‘Sweet’ Stan Lane was known throughout his pro wrestling career as a tag team specialist. He was a part of some of the greatest tag teams in the history of this business including the Fabulous Ones with Steve Keirn, the Midnight Express with Bobby Eaton and The Heavenly Bodies with Tom Prichard. Lane had wrestled for various territories all over the world with a tremendous amount of success. It seemed only natural that Stan would eventually jump ship to the biggest promotion of them all…the World Wrestling Federation.
In 1993, that is exactly what happened….well…sort of. You see, Stan Lane wasn’t signed to the WWF as an active wrestler, he was signed to be a WWF broadcaster. It might seem a bit odd considering all that talent that Lane had inside a wrestling ring. Truth be told, it was something that Stan Lane actually welcomed.
Stan had been wrestling all over the world for the last fifteen years. According to his friend and former manager Jim Cornette, Lane lost his passion to continue actively wrestling. His head wasn’t in it anymore. Lane knew the dangers of staying past your welcome in pro wrestling and did not want to end up crippled or far worse than that.
The deal with the WWF all came together in 1993, around the time that Vince McMahon was accused of distributing steroids to wrestlers. While McMahon was facing a Federal trial and a possible stint in prison…Vince turned to Memphis promoter Jerry Jarrett to run the day to day operations of the company. Jarrett was a highly respected promoter, who was also known to be extremely frugal (cheap) with money. When the WWF was looking for announcers to replace Vince while he was busy in court and to also bring in new voices to the WWF…Jarrett chose Stan Lane.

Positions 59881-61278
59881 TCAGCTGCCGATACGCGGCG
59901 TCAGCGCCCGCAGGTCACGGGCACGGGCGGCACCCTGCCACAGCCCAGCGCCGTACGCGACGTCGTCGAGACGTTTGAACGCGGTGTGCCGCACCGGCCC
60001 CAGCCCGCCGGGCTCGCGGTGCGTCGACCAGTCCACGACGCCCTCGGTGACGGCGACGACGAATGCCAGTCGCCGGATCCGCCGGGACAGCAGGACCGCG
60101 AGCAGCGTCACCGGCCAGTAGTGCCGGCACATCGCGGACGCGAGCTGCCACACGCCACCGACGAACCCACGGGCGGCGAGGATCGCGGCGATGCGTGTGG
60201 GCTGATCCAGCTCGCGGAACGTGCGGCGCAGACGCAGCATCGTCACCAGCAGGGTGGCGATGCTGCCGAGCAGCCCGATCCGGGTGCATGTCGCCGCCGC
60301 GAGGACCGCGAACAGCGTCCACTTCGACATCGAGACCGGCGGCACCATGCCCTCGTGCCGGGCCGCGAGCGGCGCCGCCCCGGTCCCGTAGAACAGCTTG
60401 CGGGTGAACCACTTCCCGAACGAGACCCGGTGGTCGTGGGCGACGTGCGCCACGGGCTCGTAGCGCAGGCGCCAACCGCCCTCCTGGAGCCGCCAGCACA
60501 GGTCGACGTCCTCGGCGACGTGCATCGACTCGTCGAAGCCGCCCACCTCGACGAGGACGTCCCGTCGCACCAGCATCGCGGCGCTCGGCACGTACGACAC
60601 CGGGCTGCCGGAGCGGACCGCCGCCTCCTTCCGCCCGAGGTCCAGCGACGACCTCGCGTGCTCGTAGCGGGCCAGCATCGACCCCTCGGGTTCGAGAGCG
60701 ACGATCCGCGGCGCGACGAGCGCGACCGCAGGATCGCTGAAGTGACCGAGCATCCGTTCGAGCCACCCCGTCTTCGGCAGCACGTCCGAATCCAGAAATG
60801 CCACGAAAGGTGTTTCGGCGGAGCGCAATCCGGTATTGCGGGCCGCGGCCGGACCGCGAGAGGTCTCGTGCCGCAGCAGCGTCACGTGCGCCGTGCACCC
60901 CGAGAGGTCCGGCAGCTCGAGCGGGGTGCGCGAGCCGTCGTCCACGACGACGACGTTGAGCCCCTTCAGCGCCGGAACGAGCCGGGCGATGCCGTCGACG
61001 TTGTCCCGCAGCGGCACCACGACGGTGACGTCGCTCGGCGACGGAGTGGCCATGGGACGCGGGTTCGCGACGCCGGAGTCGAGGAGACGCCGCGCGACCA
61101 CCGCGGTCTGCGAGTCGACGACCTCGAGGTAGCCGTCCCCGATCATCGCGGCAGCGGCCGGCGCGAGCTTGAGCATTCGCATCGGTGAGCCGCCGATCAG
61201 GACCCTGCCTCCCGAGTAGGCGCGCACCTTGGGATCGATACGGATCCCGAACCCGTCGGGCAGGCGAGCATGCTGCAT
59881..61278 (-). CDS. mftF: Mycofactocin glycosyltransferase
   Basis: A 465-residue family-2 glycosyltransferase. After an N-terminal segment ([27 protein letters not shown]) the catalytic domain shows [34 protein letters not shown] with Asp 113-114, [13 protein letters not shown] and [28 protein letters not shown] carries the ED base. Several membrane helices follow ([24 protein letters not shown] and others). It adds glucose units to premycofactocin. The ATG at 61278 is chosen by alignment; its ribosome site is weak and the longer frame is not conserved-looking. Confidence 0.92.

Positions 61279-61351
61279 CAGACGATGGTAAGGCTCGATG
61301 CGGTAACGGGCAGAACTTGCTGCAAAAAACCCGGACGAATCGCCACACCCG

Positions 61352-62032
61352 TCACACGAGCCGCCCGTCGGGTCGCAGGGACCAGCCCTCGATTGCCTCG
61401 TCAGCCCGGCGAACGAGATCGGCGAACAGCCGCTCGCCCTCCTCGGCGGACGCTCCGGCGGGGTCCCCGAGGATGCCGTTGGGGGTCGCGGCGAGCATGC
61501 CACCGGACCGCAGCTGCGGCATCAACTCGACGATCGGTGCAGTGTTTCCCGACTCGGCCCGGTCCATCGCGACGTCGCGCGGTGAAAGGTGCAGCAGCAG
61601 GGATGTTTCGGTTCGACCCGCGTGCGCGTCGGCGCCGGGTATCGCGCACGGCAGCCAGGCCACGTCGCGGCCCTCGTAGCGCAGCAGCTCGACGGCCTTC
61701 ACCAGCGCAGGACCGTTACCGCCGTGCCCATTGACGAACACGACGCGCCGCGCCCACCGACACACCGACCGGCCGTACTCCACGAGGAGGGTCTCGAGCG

It was one of the very first moves Jarrett did while “in charge” of the company. Keep in mind, Lane had no prior broadcasting experience. There were several reasons Jerry Jarrett chose Lane for the role as a broadcaster despite his inexperience. First off, Lane was a good looking guy that would appear well on television. Secondly, when Lane and Jarrett were together in Memphis, Lane would often joke around by pretending to be a radio DJ as a goof. Jarrett remembered that and thought that Lane had the pipes to pull it off. Last but certainly not least….Stan wasn’t going to cost the company a whole lot.
It was much cheaper to bring in Lane as an announcer than it was to hire a true professional. The transition for Lane was much more difficult than he anticipated. He was immediately thrust onto the “A” show sitting and learning by the side of Vince McMahon on ‘WWF Superstars.’ Lane said it was hard for him to adjust as a broadcaster because his mindset was still that of an active wrestler and felt “like a mark” sitting by Vince color commentating.
Stan also hated the fact that he had to up and move to Stamford, Connecticut for the job. Lane was a country boy at heart and hated living in an apartment complex in Stamford. Despite these issues, Lane knew this was an opportunity for himself to retire from wrestling and still be a part of the business. Soon, Lane moved off the WWF Superstars show and placed on WWF Wrestling Challenge. He worked alongside Gorilla Monsoon and eventually became the play by play man working with ‘The Million Dollar Man’ Ted Dibiase.
Aside from doing play by play on Wrestling Challenge, he would also do voice over work for WWF Colosseum Home Video productions. Stan Lane remained with the company until 1995. That is a year after Vince McMahon was acquitted. Vince never was a fan of Stan’s work and fired him along with several others that Jarrett had hired in his absence.
It wasn’t all a waste for Stan Lane however. The experience the WWF gave him, helped him land a broadcasting gig with Ted Dibiase’s upstart WXO promotion. When that company quickly went belly up…Lane eventually became the voice of motor boat racing and did that for the next 20 years of his life.